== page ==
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The Wiener Library holds many personal accounts of children evacuated from Nazi Germany, Austria and Czechoslovakia between December 1938 and September 1939. Using individual first-hand accounts sourced from The Wiener Library and documents held at The National Archives, this talk gives insights into how Britain dealt with the refugee children who arrived on the Kindertransports and the difficulties they faced.
This talk takes a look beyond the day-to-day purpose of railway timetables, to consider how they reveal changes in the pace, regularity and frequency of mobility in the 19th century. Dr Tony Wakeford is a historical geographer with research interests in the economic and social influence of 19th century railway development. He is a lecturer in social sciences at the Open University and is also the magazine editor for the Friends of The National Archives.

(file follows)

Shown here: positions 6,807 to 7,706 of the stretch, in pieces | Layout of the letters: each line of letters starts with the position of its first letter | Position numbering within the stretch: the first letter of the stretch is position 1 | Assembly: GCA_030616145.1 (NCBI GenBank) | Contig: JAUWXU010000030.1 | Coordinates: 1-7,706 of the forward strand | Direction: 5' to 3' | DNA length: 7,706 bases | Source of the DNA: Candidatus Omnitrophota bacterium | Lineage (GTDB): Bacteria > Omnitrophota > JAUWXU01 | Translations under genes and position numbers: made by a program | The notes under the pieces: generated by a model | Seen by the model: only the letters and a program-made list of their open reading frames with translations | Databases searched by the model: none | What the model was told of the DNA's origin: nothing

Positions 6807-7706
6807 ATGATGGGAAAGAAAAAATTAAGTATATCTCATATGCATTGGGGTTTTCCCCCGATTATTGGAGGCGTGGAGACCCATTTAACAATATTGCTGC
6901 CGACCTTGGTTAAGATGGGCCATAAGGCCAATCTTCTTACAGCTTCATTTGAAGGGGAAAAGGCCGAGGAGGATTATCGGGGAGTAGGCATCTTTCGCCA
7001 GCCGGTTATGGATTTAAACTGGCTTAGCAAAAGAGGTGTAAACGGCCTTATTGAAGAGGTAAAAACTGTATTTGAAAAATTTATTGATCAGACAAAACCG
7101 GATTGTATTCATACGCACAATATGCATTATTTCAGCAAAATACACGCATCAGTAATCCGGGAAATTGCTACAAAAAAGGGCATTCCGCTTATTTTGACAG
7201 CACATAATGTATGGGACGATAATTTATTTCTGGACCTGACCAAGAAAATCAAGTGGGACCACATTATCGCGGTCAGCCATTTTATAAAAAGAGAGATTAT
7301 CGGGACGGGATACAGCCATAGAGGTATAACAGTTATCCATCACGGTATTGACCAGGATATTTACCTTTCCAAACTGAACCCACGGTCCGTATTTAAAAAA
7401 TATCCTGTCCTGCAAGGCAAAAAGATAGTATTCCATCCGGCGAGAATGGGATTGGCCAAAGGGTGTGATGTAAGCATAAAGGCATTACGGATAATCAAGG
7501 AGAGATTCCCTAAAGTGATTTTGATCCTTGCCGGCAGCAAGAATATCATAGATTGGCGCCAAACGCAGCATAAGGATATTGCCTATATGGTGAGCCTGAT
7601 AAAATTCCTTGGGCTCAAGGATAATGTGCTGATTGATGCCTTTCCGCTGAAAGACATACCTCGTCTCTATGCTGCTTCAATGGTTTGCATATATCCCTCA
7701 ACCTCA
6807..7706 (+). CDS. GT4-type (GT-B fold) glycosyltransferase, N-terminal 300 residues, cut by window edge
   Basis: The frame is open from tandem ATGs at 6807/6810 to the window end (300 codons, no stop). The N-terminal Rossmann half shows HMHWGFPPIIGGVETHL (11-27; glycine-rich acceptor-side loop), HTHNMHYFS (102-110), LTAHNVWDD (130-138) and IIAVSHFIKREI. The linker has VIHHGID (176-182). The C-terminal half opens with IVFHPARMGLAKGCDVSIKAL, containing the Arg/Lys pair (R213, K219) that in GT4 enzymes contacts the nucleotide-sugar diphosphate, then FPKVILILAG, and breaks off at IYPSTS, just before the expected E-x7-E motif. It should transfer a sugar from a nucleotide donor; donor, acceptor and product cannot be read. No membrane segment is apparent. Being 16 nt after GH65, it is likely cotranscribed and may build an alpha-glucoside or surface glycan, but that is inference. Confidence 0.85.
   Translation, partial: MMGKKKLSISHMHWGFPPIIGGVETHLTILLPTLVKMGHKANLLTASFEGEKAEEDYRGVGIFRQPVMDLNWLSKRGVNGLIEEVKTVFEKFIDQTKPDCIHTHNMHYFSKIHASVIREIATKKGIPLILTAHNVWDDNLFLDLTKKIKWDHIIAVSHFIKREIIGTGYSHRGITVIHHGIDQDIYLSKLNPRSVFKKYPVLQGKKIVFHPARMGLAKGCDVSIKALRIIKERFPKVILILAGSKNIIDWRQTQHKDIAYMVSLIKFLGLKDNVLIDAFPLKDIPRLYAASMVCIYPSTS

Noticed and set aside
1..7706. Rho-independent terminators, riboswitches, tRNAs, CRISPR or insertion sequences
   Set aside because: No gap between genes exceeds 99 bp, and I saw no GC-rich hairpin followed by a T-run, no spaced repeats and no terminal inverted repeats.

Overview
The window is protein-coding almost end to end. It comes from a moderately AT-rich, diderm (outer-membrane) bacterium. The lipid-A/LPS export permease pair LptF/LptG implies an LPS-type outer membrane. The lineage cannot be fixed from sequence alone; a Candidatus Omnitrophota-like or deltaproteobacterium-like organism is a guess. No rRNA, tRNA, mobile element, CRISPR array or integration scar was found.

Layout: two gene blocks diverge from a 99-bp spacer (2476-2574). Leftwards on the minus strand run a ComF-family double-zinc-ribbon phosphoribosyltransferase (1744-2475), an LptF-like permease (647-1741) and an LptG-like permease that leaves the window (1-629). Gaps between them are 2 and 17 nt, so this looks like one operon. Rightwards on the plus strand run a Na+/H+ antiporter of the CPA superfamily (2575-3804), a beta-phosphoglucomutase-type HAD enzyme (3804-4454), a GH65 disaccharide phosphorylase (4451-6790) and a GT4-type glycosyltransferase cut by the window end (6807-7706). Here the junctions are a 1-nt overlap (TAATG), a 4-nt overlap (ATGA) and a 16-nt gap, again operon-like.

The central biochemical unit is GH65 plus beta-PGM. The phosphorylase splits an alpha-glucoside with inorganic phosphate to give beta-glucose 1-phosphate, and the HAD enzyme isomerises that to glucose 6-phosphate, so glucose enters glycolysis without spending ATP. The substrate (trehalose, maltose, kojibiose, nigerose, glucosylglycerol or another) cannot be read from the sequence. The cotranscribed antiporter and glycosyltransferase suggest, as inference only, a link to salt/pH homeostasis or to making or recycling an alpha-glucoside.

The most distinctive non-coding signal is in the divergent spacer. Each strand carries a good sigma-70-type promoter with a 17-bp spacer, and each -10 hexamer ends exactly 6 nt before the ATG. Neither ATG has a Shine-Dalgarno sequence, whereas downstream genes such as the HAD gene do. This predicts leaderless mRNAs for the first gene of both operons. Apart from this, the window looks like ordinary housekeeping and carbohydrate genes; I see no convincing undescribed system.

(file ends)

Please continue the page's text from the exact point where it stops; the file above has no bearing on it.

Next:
Paul Smith, company archivist of Thomas Cook UK & Ireland, offers a general account of the holdings of the Thomas Cook Archives, with particular reference to records that might prove useful for family historians, such as staff magazines, contracts of employment and passenger lists. The talk also provides a brief history of the Thomas Cook organisation, and explains the importance of its archives for anyone, from academics to film producers, with an interest in the history of travel since the mid-19th century.